One such risk, as we outlined in our response to the Government’s call for evidence, is the widening of inequalities. Research shows that adoption tends to be higher among the most advantaged families, even for less novel or advanced technologies. If generative AI tools also prove to be more readily adopted by schools or pupils from socio-economically advantaged backgrounds, the benefits of AI are unlikely to be equally felt. 

The inequalities gap may become wider if schools are tempted to use generative AI as a quick, cheap, but ultimately ineffective, fix to support EAL pupils

The inequalities gap may become wider if schools are tempted to use generative AI as a quick, cheap, but ultimately ineffective, fix to support EAL pupils – a practice that we know anecdotally is already happening in some schools. Children may be using tools in mainstream lessons designed for out-of-class self-study, meaning that they are not focusing on curriculum learning and are missing out on vital interactions with teaching staff and fellow pupils.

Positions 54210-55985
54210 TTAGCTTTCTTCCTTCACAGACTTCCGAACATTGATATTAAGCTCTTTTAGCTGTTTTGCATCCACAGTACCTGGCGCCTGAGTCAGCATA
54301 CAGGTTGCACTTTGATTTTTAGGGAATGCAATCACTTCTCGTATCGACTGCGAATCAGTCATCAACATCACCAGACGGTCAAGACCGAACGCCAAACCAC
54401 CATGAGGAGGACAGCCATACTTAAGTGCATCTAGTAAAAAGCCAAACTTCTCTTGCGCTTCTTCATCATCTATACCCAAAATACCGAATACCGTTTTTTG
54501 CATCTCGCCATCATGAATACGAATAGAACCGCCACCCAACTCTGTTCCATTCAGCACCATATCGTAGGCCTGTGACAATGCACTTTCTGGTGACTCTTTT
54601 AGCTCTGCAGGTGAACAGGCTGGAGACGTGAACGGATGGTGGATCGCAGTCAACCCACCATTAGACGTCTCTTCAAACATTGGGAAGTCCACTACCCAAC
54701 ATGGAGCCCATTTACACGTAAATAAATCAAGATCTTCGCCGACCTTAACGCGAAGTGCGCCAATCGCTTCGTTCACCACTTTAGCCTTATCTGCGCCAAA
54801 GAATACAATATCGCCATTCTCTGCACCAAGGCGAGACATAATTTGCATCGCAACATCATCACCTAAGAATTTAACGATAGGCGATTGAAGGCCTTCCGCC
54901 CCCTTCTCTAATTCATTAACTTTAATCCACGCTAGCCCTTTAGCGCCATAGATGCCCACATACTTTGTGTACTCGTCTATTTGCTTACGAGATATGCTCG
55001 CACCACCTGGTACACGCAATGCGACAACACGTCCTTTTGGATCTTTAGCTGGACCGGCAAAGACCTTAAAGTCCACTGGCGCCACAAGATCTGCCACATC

Generative AI must be viewed as an addition to the teaching toolbox – not a replacement for evidence-based, emotionally-engaged, teaching support. This is important for all pupils but particularly so for newly arrived pupils who may have experienced trauma and displacement, and for whom building meaningful connections, developing a sense of safety and belonging, and having supportive interactions with human beings is essential.